The Newfoundland pony is a breed of pony originating in Newfoundland, Canada. They are sturdy and muscular ponies, found in many colors, including the relatively rare white coloration. The Newfoundland developed from a mix of English, Irish and Scottish pony breeds brought to Newfoundland by settlers over a period of four centuries. Initially free-roaming, they crossbred to produce the modern type. They were used by settlers as draft and multi-purpose ponies until the mid-20th century, when they were brought almost to the point of extinction by mechanization and slaughter. The population rebounded slightly after the formation of a breed registry in 1980, but still remains low. In 1997, the Newfoundland pony was declared a heritage breed of Newfoundland and Labrador, which afforded it protection under the law, but the breed has not yet been recognized under the Canadian federal Animal Pedigree Act. As of 2008, there were 248 registered ponies of breeding age, out of a total population of 361. In 2013, the widely dispersed breeding population is still estimated at between 200 and 250 animals.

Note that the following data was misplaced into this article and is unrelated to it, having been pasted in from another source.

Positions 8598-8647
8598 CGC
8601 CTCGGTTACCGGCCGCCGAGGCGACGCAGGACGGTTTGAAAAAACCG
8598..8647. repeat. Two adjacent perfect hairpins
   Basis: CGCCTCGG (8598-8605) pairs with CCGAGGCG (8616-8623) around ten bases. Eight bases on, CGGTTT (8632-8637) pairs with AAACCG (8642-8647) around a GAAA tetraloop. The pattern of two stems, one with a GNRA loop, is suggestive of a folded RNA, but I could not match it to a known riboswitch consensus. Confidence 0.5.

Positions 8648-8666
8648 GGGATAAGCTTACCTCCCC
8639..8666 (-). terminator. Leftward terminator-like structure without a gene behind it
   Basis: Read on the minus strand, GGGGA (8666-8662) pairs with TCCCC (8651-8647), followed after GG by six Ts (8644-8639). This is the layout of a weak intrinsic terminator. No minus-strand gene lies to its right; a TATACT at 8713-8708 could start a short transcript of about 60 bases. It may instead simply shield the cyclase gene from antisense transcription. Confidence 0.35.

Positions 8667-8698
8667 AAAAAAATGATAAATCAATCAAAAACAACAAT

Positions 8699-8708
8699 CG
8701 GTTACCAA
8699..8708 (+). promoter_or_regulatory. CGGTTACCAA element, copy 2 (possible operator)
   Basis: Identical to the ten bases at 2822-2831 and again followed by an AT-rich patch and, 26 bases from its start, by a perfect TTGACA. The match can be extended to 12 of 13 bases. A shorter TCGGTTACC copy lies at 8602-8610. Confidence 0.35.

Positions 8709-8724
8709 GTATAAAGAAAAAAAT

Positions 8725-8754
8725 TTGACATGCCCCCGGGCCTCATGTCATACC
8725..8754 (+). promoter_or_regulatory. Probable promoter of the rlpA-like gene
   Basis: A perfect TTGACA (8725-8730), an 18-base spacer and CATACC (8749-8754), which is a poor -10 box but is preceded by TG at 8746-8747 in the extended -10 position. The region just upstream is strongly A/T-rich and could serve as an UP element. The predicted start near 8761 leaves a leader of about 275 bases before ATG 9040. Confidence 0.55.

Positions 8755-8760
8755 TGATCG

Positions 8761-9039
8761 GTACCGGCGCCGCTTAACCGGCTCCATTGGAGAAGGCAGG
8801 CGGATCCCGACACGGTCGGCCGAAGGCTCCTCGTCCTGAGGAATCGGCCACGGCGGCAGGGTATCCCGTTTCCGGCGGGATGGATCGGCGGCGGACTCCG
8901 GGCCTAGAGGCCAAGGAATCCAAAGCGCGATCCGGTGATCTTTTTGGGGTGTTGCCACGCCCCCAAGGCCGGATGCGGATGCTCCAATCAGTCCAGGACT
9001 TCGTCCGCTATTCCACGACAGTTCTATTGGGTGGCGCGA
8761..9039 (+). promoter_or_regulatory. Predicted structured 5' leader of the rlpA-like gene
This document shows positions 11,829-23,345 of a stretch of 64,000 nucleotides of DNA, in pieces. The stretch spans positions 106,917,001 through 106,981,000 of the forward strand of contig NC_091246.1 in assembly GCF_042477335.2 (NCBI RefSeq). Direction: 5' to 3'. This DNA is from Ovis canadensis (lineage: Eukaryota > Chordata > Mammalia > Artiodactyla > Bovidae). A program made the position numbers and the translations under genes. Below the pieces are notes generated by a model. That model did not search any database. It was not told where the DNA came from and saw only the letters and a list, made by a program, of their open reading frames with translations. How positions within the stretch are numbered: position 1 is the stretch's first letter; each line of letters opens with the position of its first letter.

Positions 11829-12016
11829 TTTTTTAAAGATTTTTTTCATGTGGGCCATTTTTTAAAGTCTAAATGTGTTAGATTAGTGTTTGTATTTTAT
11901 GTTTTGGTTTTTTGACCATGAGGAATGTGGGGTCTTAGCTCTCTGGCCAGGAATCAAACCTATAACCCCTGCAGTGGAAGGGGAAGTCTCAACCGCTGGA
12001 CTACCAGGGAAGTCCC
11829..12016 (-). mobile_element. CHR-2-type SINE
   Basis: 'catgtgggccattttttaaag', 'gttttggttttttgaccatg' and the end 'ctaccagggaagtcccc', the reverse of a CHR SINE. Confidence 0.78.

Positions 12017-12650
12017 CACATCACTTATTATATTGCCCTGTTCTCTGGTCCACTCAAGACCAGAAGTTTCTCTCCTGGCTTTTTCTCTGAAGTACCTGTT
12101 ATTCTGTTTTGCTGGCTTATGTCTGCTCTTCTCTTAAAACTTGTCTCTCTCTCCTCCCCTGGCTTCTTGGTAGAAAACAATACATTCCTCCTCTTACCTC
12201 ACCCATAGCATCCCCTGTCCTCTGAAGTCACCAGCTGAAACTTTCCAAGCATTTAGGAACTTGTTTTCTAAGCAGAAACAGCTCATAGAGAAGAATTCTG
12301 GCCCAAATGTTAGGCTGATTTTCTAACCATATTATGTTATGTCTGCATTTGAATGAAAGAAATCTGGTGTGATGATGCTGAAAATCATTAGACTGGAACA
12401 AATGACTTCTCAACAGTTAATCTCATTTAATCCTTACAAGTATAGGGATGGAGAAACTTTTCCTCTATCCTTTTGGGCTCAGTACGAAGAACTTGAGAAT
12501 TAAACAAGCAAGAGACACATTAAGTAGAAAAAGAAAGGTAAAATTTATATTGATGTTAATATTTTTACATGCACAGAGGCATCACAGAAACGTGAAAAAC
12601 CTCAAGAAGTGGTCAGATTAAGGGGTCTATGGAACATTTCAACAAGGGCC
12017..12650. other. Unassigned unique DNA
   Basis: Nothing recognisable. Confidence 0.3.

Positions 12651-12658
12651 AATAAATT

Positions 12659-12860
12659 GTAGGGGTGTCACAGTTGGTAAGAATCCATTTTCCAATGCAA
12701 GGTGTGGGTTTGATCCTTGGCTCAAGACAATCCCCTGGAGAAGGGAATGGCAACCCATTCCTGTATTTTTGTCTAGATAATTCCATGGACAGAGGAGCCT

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Also known as
This breed is also called Newfoundland Pony.
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